Greyhound racing is a competitive sport in which greyhound dogs are raced around a track. There are two kinds of greyhound racing, namely track racing – generally around an oval track in which a mechanical lure is used – and coursing. Formal hare coursing has many variations in how it is undertaken and takes place either in an open field or an enclosure with an escape route.
The objective of coursing is to test a dog’s ability to run, overtake, and turn a hare as opposed to a form of hunting with the aim of capturing and killing the hare.
1876: The Straight Track Experiment
The first recorded attempt at racing greyhounds on a straight track was made in 1876 beside the Welsh Harp reservoir in Hendon, England, but this experiment did not develop further. Instead, in 1912, the industry emerged in its modern form – featuring circular or oval tracks – with the invention of the mechanical hare by Owen Patrick Smith.
The first professional dog-racing track with stands was opened by Smith in 1919 in Emeryville, California.
1926: Oval Racetrack and Mechanical Hare in Britain
Charles Munn and Major Lyne-Dixson – a key figure in coursing – introduced the oval track and mechanical hare to Britain in 1926, but finding other supporters proved difficult. However, they eventually met Brigadier-General Critchley who introduced them to Sir William Gentle and between them they raised enough money to launch the Greyhound Racing Association.
The first British greyhound racing meet was held at Belle Vue Stadium in Manchester and by 1927 there were 40 tracks in operation.
1930: Introduction of the Totalisator
Unlike the first online NZ casino which only appeared in the mid-90s, betting has always been an important part of greyhound racing by both on-course bookmakers and the totalisator, which was first introduced in 1930. Much like horseracing, it became popular to bet on greyhound racing in the form of pari-mutuel betting.
The industry became particularly well-attended by predominantly working-class male audiences which was aided by the urban locations of the tracks as well as the evening times of the meetings.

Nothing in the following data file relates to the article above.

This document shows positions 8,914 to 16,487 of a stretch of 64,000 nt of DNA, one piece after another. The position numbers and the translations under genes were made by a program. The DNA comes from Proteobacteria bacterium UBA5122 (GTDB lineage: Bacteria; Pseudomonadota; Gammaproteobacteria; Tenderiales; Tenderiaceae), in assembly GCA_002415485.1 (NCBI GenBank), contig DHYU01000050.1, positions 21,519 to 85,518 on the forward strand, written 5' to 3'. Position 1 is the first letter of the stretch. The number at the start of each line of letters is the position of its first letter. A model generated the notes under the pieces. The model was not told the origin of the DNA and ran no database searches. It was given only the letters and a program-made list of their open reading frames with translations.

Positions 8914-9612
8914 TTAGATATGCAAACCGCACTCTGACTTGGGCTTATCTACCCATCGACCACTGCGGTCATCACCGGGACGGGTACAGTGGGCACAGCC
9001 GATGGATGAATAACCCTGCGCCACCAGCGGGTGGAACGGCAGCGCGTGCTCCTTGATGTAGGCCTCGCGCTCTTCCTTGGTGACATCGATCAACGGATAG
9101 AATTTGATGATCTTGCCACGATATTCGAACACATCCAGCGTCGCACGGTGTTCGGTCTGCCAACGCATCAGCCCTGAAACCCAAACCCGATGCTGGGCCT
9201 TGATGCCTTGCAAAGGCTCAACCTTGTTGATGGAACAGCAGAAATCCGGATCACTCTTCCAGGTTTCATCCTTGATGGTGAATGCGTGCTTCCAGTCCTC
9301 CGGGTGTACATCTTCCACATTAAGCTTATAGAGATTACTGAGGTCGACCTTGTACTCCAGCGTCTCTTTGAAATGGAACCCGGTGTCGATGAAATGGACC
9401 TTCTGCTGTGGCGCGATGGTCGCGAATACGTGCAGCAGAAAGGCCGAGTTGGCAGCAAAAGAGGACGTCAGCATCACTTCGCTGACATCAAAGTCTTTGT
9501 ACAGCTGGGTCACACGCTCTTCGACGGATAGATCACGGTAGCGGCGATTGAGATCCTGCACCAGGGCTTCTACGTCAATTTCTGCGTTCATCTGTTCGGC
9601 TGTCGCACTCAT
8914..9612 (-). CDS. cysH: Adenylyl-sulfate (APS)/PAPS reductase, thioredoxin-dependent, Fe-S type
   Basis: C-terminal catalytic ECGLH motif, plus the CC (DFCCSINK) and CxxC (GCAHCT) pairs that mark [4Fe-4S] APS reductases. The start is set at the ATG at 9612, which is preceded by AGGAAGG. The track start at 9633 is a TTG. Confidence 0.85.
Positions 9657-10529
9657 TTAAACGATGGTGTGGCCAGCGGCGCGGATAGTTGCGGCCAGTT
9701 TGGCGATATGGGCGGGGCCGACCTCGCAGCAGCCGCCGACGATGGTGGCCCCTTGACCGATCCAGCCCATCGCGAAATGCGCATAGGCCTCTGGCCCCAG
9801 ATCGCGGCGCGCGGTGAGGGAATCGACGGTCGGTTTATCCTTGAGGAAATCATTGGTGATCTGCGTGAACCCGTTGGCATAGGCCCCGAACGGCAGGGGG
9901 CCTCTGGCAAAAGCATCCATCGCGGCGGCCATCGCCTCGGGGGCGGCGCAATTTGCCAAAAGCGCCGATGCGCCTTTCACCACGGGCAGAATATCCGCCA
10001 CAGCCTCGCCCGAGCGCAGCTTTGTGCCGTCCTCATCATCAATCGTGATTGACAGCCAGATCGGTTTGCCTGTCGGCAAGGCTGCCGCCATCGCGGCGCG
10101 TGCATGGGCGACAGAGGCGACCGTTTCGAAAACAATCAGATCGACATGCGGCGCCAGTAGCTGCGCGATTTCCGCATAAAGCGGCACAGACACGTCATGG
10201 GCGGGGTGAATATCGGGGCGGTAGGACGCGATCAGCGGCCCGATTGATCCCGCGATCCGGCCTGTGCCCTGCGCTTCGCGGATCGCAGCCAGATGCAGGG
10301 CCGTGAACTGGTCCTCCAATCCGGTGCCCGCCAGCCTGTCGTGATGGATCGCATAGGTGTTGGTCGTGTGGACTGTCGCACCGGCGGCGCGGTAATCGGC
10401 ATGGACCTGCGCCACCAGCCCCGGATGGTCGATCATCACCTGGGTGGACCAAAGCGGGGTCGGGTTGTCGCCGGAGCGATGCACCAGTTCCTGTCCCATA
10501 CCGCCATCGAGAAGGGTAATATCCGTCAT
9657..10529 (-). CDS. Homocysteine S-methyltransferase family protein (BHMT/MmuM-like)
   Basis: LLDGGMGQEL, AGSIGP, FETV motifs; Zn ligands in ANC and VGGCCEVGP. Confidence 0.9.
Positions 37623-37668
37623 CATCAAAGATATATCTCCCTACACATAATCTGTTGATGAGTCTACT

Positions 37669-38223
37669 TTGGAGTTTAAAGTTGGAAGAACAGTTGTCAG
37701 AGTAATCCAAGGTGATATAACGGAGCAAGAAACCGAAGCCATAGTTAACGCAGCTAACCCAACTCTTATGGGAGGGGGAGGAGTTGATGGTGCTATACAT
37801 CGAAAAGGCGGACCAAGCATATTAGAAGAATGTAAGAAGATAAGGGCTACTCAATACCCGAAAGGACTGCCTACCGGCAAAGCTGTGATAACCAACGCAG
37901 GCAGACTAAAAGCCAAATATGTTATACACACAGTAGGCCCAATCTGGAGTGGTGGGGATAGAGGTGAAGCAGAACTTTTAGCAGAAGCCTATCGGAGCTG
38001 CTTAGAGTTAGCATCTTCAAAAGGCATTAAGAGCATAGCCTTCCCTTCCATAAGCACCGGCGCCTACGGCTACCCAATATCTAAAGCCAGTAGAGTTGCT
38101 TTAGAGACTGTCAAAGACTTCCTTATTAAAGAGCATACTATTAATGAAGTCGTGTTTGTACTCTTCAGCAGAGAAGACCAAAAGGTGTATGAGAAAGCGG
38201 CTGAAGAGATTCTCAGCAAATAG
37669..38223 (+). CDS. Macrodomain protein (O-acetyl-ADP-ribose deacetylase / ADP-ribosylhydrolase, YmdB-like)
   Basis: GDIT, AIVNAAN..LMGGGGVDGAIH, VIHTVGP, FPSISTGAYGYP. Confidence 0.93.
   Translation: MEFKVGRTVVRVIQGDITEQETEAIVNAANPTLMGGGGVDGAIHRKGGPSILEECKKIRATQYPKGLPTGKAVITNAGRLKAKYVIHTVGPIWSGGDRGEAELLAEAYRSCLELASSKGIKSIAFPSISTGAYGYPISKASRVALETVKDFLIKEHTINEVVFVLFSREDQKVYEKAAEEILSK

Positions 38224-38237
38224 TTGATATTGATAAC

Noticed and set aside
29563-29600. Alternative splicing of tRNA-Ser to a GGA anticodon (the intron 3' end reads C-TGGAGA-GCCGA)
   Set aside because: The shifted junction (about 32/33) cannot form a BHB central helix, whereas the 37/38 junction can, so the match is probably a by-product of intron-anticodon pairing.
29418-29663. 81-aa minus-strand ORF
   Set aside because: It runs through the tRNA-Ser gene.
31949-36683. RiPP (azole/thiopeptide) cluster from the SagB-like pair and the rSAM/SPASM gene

1946: Record Attendance after WWII
After the Second World War, greyhound racing enjoyed its highest UK attendances – there were 34 million paying spectators in 1946 – but the industry experienced a slump in the early 1960s when the 1960 UK Betting and Gambling Act was passed which allowed for off-course cash betting.
However, the decline was partially offset by sponsorship, limited television coverage, and the later termination of the on-course betting tax.
Greyhound Racing Today
Nowadays, commercialised greyhound racing is defined by several criteria, including legalised gambling, a strict regulatory structure, permanent and official racetracks, host location fees, the use of professional racing kennels, an official racing code, and the dog’s membership in a greyhound racing federation.
Commercialised greyhound racing currently takes place in 8 countries, but there are at least 21 other countries in which greyhound racing takes place, but it has not as yet reached a commercial stage.
A Greyhound’s Life after Racing
A greyhound’s racing career will generally end between the ages of 4 and 6. Highly successful dogs are kept for breeding future racing stars, and there are many industry-associated adoption and rescue groups who obtain retired racing greyhounds and place them with families to live out the rest of their days as pets.